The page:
What is testicular cancer?
Testicular cancer is a relatively uncommon form of cancer that happens in the testicles. The testicles are part of the male reproductive system and are responsible for producing sperm and the male sex hormone, testosterone. Around 2,000 new cases of testicular cancer are diagnosed in the UK every year. Testicular cancer tends to primarily affect young and middle-aged men.
What causes testicular cancer?
The sole cause of testicular cancer is unknown, though certain variables are thought to play a role. These include:
- Family history
- An un-descended testicle
- Ethnicity: testicular cancer is most common among white men
- Carcinoma in situ (if this is left untreated it may develop into cancer)
Symptoms of testicular cancer
The most common symptom of testicular cancer is a lump in one of the testicles. In most cases the lump is painless, but this may change. Other symptoms of testicular cancer include:
- Pain in the scrotum
- A feeling of weightiness in the scrotum
If cancer has spread symptoms, such as back pain, abdominal pain, coughing or breathing difficulties, may also develop.
Doctors urge men to examine their testicles on a regular basis and to see their GP if they do discover a lump. Generally lumps in the body are not cancerous, but it always a good idea to get them checked out.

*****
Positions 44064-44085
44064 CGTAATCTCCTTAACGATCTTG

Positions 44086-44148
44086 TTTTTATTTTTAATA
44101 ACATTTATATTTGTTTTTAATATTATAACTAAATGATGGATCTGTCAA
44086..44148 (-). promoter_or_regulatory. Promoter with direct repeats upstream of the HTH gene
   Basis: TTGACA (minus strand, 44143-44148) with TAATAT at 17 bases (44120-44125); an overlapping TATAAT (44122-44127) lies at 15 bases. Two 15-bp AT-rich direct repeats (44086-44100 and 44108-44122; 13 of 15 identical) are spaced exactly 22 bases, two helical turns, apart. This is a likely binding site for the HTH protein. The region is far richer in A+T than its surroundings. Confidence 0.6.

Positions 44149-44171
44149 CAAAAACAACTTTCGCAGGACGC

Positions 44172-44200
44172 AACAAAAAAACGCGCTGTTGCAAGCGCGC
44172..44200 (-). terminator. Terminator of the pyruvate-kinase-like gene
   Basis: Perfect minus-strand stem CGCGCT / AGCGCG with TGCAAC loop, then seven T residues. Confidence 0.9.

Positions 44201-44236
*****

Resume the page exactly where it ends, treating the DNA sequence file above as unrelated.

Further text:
How is testicular cancer diagnosed?
If you find a lump or you experience symptoms you should visit your GP, in order for a proper examination to be carried out. If they think you may have testicular cancer, they will then refer you to a specialist for further tests. Tests for testicular cancer include blood tests, ultrasound scans, CT or MRI scans and a chest X-ray. A definite diagnosis will be made through the analysis of these tests.
How is testicular cancer treated?
Surgery, chemotherapy and radiotherapy may all be used to treat testicular cancer, with surgery used to remove the affected testicle and chemotherapy and radiotherapy may be used if the cancer is more advanced.
What is the outlook for people with testicular cancer?
The outlook for testicular cancer is very good and survival rates are among the highest. 98 percent of men with testicular cancer will survive for at least 10 years after diagnosis.
Living with testicular cancer
Living with testicular cancer is very difficult and you may be worried about practical matters, in addition to struggling to cope with a range of different emotions. Many men may also have concerns about their fertility. However, most men are able to successfully father children after having treatment for testicular cancer. If you need help, support or information, you can make contact with one of the UK cancer charities for additional support.